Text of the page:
Sleeping amongst the dead – facing my fears at the haunted Lemp Mansion

6:59 pm: It is literally a dark and stormy night.

I’ve just checked into the “Charles Suite” at Lemp Mansion – which, according to Life magazine, The Travel Channel, and myself, is one of the most haunted places in the country. The Lemps are an old St. Louis brewing family, and the mansion they lived in has seen much tragedy. Over two generations, three members of the Lemp family killed themselves inside these walls. Another son, a boy named Zeke who was deformed and likely had Down’s syndrome, also died inside the house. Zeke has the heart of a child, and is still searching the house for his mother; apparently she’s looking for him too, a spirit unaware of her own death. Elsa, another Lemp daughter, also killed herself, though not in the home.

The last surviving Lemp son, Edwin, moved out of the mansion and died of natural causes at the age of 90. According to the ever-trustful Wikipedia, his last order to his caretaker was to destroy his art collection and family heirlooms.

The Lemp Mansion was then transformed into a boarding house. If you’ve read your share of ghost stories, you know that nothing good happens in boarding houses. Some spirits remain from those days, including a young girl named Elizabeth who died a violent death and a man named Oscar (a la Oscar the Grouch) who releases the smell of rotting flesh to announce his presence.

So, this should be fun.

I have a rosary around my neck, some holy water in my bag, and a pendulum to react to energy. I’m not sure I believe it works, but it’s pretty convincing when it’s happing in your hand, right in front of you. The pendulum swings certain directions in response to your questions (for me, it swings clockwise if “yes”, and then stops to swing diagonally if “no”). Maybe it’s crap, but personally I think it’s more fun to believe than not to.

The “Charles Suite” is dimly lit, with a big bed, a luxurious couch, and a delightfully creepy piano. It’s namesake, Charles Lemp, killed himself and his dog in 1949, leaving the note, “St. Louis Mo/May 9, 1949, In case I am found dead blame it on no one but me. Ch. A. Lemp” Old paintings line the wall, and I imagine Scooby Doo-esque eyes watching from behind them.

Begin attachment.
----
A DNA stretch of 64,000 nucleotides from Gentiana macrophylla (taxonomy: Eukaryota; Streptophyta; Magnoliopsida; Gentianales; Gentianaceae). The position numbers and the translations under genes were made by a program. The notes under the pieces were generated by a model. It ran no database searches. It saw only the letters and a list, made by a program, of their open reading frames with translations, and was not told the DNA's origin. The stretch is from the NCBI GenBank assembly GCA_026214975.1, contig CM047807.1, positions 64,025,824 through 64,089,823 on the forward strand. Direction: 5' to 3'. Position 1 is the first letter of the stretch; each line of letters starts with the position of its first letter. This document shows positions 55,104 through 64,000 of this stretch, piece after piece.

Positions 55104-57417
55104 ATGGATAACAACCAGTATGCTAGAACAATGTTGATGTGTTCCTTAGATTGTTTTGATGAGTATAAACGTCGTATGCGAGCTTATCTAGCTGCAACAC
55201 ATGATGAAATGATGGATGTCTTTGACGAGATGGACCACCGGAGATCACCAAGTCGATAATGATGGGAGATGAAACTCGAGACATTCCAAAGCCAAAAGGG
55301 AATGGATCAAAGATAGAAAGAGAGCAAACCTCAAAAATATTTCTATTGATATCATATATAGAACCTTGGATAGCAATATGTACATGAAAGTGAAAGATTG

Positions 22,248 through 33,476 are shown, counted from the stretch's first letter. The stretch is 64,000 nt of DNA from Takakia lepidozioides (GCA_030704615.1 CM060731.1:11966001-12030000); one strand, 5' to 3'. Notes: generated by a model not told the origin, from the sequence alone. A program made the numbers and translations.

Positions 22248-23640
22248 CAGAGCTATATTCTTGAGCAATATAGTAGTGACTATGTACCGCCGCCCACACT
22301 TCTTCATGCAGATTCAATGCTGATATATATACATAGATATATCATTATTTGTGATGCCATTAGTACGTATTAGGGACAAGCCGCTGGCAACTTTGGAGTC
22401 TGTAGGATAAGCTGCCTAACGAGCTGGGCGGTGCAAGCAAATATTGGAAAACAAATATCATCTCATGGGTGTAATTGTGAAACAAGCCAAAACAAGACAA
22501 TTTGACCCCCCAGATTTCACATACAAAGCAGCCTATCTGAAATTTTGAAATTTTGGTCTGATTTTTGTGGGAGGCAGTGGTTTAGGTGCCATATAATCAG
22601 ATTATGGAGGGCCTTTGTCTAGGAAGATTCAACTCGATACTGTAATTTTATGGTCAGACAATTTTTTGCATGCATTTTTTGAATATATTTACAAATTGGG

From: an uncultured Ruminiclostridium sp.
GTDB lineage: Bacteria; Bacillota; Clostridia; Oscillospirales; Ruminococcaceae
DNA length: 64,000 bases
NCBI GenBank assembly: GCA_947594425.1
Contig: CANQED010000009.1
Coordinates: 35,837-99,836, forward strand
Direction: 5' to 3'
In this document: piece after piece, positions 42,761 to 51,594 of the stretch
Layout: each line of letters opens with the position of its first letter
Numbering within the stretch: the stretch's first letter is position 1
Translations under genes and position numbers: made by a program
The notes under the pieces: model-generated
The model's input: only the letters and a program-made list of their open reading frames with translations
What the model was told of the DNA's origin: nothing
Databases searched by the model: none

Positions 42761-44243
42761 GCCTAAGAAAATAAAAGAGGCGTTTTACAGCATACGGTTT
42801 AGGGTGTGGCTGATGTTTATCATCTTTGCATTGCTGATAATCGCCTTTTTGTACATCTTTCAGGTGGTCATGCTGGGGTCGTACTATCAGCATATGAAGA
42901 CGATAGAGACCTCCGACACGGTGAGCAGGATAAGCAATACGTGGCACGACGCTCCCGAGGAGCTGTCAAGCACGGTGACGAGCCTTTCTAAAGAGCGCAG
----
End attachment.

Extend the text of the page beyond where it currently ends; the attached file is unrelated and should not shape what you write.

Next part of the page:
It’s still light outside, and I don’t feel too unnerved.


Dana just pulled out her dowsing rods, two copper rods that are used to conduct energy, answering yes or no questions in a similar way to my pendulum.

This place is so spiritually active and the rods are going crazy, answering yes or no questions extremely quickly (pointing right for yes, left for no).

Apparently Charles is greeting us, through the rods.

Dana says she feels comfortable here, more comfortable than she has been in about a week. She likes it here, a lot.

Emma, playing with her own pair of dowsing rods, grabs our attention: “Guys? Guys. Guys. I just asked if we’re going to be safe tonight. It said no.”

Dana: What do you think’s going to happen?

Emma: I don’t think anything’s going to happen. I think it’s going to be fun because we’ll make it fun.

Me? Well, I think the night is dark and full of terrors. No, seriously, I think I’ll be fine. I think I’ll get scared. And I think I’ll learn some of the limits to my fears.

But let’s just say, I brought an extra pair of underwear.

Dana: Don’t you just feel better when you walk into this house?

Emma: Maybe, until I have to shit on my own.

8:40 pm: Emma and I nearly jumped out of our skin. We heard noises – a whisper, we thought. Then footsteps. Then CCRAASCSADFK.

It was an ice machine. We were standing right next to it.

We’ve explored the house. The third floor unsettles me. Narrow halls and sharp corners. Sticky, wet heat.

I thought I saw a shadow in the corner of my eye. They say to be aware of your peripheral vision. Maybe it was nothing, maybe it wasn’t.

The third floor is notoriously more active than the second.

I did not like it up there. Not. One. Bit. After hanging out in one of the rooms for near twenty minutes, I was ready to go. I sensed unpredictability. Maybe I freaked myself out, but I’m relieved that our suite is on the second floor.

Back in our room, with the sun down, our room is painted in an amber haze. Dana and Emma sit on the bed, playing with the dowsing rods, while I type to a well-crafted Lemp Mansion playlist: Tony Bennett, Frank Sinatra, and Amy Winehouse.